Eusebio Sempere (Onil, Alicante, 1923–1985) had his first experience of Paris on a grant, which imbued him with a knowledge of modern art and also allowed him to experience the work of Wassily Kandinsky first hand. Sempere was ‘awestruck’ by the art he saw in Paris, and in the summer of 1949 exhibited an early example of abstract gouaches that resulted from this experience. On a later return to Paris in 1950, he studied the work of Piet Mondrian as an expression of the rigour and order of abstraction. Sempere aligned himself with the tendency in abstraction stemming from the concrete movement of the interwar period. Sempere was a frequent visitor to two of the spaces that played a part in forging this tendency: the Salon des Réalités Nouvelles, where he met Auguste Herbin and then Michel Seuphor; and Galerie Denise René, which represented a series of artists the painter made contact with, including, in particular, Victor Vasarely and Jesús Rafael Soto.
In Paris, Sempere set out in 1953 on a solitary, coherent, slow labour of investigation culminating in the definition of his own work, which developed alongside the Kinetic movement introduced in April 1955 at the legendary exhibition Le mouvement on the initiative of Victor Vasarely at Galerie Denise René.
Eusebio Sempere’s investigation of kinetic art comprised two different modes. Firstly, a broad spectrum of what the artist considered to be experimental work, with gouache drawings, normally on black Canson paper; and secondly, a smaller set of Relieves luminosos móviles (Luminous mobile reliefs) made of wooden board, perspex sheets, lightbulbs and small electric motors. All of these works originated, according to the artist, as an ‘impulse to restructure painting after its ill-treatment during the success and dissemination of the Informalist movement’. Several of Sempere’s reliefs were exhibited in the summer 1955 Salon des Réalités Nouvelles, shortly after the Le mouvement exhibition. A manifesto by the artist accompanied the reliefs, speaking of light as the element that poetic dialogue would be built up with over time.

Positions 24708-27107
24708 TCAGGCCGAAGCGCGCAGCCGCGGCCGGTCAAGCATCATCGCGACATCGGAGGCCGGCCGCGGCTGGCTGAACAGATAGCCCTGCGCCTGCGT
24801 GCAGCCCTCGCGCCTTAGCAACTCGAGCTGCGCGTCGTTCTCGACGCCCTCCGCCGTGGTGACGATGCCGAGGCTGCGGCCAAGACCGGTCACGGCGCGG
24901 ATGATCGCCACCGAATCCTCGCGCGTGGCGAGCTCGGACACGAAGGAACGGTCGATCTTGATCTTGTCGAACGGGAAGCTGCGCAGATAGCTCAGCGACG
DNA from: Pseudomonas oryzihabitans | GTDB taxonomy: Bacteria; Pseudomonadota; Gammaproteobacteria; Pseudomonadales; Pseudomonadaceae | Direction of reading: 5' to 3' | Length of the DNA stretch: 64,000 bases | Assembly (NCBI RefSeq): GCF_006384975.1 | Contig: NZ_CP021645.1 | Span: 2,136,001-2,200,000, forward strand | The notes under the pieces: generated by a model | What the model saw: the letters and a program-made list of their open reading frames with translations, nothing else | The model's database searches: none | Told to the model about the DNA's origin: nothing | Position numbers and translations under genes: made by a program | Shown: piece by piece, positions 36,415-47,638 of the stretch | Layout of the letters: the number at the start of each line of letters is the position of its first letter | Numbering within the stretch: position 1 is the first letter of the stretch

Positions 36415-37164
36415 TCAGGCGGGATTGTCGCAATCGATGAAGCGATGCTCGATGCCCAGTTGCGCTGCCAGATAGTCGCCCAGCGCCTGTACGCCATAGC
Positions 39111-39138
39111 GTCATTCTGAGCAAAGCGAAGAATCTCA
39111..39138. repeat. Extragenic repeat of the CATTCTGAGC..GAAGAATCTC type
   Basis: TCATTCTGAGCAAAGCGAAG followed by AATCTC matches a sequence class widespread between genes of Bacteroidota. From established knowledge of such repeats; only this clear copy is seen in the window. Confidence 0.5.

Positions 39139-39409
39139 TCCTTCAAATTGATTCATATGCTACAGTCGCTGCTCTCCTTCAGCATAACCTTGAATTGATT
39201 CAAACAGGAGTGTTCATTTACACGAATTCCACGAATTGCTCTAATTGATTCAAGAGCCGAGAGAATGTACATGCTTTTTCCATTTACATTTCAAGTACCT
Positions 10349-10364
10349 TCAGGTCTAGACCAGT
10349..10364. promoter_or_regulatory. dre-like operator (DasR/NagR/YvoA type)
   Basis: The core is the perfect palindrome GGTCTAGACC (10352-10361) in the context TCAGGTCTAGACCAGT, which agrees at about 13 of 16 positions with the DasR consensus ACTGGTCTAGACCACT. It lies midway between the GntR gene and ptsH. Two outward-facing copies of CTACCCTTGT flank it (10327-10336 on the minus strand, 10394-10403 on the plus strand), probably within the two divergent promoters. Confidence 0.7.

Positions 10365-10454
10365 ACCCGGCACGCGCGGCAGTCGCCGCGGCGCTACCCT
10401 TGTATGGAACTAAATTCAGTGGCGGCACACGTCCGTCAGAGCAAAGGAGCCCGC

Sempere’s gouache works developed a concept of composition in which perspective was excluded. Everything occurs in one plane with a profusion of geometric figures expanding across the neutral ground of the paper. These surfaces are almost always built up by a multitude of highly nuanced fine lines and small planes of colour, and the shapes appear to evolve physically in space so that, in the artist’s words, ‘everything becomes a continual backwards and forwards movement of the eye’.
Sempere’s Relieves luminosos móviles – a complete view of which is showed in this exhibition – evolve from simple geometric shapes and white light in the first pieces, to other works which filter light through thin coloured plastic sheets, with more complicated forms including the introduction of a mechanism of small engines that create sequences as light bulbs turn on and off. These works were admired by Vasarely for the rigour of their signs and their measured colour and light, which he said were ‘inscribed in time with a resrtained, moving sensibility’.